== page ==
It’s 4:40 am. It’s Saturday morning in Brisbane, Australia. Most people are still sound asleep whilst others are returning home from a big Friday night out. Then you have the select band of madmen (and woman) who rise up for a monumental day on the calender for 2013.
Friday, August 2nd 2013 is not just a run of the mill Friday. It is the day the football league in England kicked off for a new season. Whilst supporters of Premier League clubs are required to hold out another two weeks for top flight action to commence, it is down in League One where Sheffield United and Notts County, two of the oldest clubs in England played out a cracking match at Bramall Lane (the oldest professional football ground in the world), resulting in a 2-1 victory to United over a ten men Notts County.
So how did we find our way to the 125th anniversary of the football league in England? William McGregor, chairman of Aston Villa set the ball rolling in early March 1888 after previously, in 1885 being granted permission to form a football league. The game had been played in various guises since 1863 according to official records.
On September 8th in 1888 Notts County, Aston Villa, Blackburn Rovers, Accrington, Bolton Wanderers, Burnley, Derby County, Everton, Preston North End, Wolverhampton Wanderers, Stoke F.C and West Bromwich Albion began the first round of fixtures. Preston went the entire season undefeated and also won the FA Cup (begun in 1971-72) to complete the first league and cup “double”, a feat rarely achieved. Aston Villa (1897), Tottenham Hotspur (1901), Arsenal (1971, 1998 & 2002), Liverpool (1986), Manchester United (1994, 96, 99) and Chelsea (2010) are the only other clubs to have registered the “double”.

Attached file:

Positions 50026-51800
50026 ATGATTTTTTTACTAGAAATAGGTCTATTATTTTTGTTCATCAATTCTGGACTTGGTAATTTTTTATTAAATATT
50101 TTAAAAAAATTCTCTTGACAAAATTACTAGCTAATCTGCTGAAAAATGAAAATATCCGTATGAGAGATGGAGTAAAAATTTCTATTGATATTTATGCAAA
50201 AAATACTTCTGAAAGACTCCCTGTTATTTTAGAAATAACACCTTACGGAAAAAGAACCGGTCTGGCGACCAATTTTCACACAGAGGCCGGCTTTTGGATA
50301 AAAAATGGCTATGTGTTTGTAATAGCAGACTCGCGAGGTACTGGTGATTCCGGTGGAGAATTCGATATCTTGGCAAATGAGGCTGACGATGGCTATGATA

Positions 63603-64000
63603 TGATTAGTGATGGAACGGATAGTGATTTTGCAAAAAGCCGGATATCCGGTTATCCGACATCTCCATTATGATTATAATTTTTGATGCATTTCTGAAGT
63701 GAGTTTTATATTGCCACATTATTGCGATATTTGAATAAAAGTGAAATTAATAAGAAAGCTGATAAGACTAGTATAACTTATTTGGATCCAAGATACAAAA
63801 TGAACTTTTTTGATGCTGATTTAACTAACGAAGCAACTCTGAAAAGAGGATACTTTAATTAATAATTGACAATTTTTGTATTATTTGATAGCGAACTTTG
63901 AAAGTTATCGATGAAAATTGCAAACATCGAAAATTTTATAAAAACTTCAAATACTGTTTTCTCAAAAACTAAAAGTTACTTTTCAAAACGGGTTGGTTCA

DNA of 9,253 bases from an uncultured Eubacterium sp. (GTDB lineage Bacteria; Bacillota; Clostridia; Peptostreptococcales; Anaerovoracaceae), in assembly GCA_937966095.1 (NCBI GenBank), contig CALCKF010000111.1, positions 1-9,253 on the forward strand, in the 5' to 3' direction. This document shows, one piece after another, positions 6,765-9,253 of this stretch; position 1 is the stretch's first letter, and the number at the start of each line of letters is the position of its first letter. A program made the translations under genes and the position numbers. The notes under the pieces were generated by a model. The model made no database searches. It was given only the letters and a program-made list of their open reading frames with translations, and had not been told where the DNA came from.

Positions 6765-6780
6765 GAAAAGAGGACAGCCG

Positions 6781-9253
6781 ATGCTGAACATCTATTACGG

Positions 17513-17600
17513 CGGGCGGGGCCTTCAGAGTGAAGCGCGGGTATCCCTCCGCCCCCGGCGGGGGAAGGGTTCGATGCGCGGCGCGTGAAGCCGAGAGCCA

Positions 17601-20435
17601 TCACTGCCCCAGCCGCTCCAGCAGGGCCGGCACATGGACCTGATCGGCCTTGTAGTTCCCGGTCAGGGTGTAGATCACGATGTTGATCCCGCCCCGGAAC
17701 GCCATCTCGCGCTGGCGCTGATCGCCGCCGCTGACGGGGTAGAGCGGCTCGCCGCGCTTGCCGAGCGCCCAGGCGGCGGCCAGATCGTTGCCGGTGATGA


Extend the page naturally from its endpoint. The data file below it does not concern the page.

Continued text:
The English Championship (and other lower leagues) commences later tonight with the lunch time (UK) kick off between Burnley and Bolton Wanderers, both foundation clubs of the football league. Later that afternoon the bulk of Championship, League One & Two fixtures take place. On Sunday Derby County and Blackburn Rovers, also foundation clubs finish off the opening round of fixtures in the Championship. A healthy number of matches are televised here in Australia this weekend on Setanta Sports which gives us all a fantastic opportunity to focus on some quality football as we await kick off in the Premier League on August 17 and other major European Leagues.
The hardest aspect for Australian football fans is juggling the late nights and early starts with our work and social commitments throughout the season. I for one will most definitely be entertaining some sleepy days in the work place over the Australian summer as I keep track of the multiple leagues running around Europe.
Nothing beats the feeling of having ones main source of sporting enjoyment back in the spotlight! The papers, websites and social media networks will feed us all a regular diet of all the drama ensuing from the coming nine months or so in the world of football as we warm up for the World Cup in Brazil.
We all start the new season loaded with spade fulls of optimism in relation to how we think our teams will travel over the season. By November, when the balls turn yellow and the grimness of a European winter settles in we will all have a good indication of how enjoyable or miserable our teams season will be.
Good luck to your team in season 2013/14. And good luck to all my Australian football fans as you struggle your way through the myriad of late night kick offs and early morning morning risings to follow your heroes in the greatest game to be played out on planet earth.